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PS4 vs. Xbox One: The battle for the couch

Customer service representatives in yellow brief camped-out shoppers as they wait in line to purchase the new PlayStation 4 (PS4) late November 14, 2013 for a mid-night opening at Best Buy November 15, 2013 in Fairfax, Virginia, where a limited supply of the game stations will be sold. Sony unleashes its powerful new PlayStation 4 video game console on November 15, 2013

If you’ve got someone in the family who loves video games, brace yourself. For the first time in seven years, Sony releases its latest game console, PlayStation4 later today. It’s been eight years for rival Microsoft, but the company unveils Xbox One next week.

As big a moment as this may be for gamers, it may be even bigger for the two console makers as they try to fight for supremacy in the living room. Morningstar analyst Rodney Nelson says Microsoft was transparent about its strategy when it unveiled the Xbox One.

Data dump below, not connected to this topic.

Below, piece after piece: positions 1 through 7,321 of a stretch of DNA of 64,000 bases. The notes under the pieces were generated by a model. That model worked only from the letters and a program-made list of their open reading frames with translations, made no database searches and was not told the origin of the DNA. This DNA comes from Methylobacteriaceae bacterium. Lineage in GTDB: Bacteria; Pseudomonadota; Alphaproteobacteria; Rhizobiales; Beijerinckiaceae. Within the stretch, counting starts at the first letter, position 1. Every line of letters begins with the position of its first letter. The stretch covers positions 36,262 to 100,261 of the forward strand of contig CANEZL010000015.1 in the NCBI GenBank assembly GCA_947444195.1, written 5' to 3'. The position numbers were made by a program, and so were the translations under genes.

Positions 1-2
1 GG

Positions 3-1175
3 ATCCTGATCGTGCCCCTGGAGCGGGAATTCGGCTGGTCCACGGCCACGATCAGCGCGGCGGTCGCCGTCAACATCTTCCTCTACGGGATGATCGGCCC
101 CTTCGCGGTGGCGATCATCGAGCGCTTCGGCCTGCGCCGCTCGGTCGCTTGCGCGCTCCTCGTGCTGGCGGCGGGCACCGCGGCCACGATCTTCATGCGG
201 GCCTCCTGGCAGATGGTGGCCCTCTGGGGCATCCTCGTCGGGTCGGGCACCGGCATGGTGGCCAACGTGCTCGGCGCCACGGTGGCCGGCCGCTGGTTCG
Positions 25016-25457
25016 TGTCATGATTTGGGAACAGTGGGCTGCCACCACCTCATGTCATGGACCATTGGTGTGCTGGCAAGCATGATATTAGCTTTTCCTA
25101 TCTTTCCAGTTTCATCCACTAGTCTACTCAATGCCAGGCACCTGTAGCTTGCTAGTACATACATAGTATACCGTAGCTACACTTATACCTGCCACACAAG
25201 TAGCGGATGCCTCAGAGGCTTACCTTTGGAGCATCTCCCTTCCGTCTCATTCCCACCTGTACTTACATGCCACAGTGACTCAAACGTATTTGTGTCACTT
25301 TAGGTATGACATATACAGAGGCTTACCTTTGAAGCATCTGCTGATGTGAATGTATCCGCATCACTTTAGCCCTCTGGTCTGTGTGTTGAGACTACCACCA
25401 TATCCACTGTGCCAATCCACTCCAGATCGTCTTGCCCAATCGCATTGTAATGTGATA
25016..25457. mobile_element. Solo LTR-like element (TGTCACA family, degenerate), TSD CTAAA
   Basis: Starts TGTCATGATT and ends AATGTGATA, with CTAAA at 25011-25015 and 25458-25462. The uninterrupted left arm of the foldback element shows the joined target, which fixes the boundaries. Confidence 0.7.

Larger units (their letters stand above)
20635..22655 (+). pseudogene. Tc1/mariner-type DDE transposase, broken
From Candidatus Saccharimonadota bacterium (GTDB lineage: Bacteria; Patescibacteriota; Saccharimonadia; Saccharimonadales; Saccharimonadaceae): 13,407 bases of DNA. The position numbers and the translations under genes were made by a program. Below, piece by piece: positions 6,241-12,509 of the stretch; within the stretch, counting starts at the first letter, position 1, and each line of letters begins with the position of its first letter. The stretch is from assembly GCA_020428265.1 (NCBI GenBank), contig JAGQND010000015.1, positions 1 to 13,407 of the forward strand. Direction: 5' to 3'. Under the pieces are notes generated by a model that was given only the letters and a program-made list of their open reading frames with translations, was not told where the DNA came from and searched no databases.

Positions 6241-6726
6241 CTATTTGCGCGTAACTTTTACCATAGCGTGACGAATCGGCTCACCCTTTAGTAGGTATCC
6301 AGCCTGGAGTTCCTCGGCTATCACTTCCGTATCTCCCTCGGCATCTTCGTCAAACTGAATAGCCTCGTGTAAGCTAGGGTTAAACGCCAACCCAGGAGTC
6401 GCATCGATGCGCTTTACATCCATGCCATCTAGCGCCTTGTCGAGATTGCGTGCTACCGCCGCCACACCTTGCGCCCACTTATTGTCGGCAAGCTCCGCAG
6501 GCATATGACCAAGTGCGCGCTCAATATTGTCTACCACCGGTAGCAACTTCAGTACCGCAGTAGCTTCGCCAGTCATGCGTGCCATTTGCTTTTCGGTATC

“This is something where you can have every application you could want, be it TV, movies, music, and -- oh, by the way -- we have a great line up of games to go with them,” Nelson remembers executives saying.

That approach makes sense; videogame sales are down. Consulting firm PricewaterhouseCoopers say they fell from nearly $30 billion in 2008 to $25 billion last year. Frost and Sullivan analyst Dan Rayburn says the challenge is enticing non-gamers to buy the consoles, a tough sell if all consumers want is Netflix and Hulu.

“You can get those through connected TV. You don’t even have to buy an additional box. Most new connected TVs come with all this built in,” he says.

Rayburn says when you consider that PlayStation4 costs $399 and Xbox One $499, it’s even harder to imagine the devices will become must-have staples.

About the author

Dan Gorenstein is the senior reporter for Marketplace’s Health Desk. You can follow him on Twitter @dmgorenstein.

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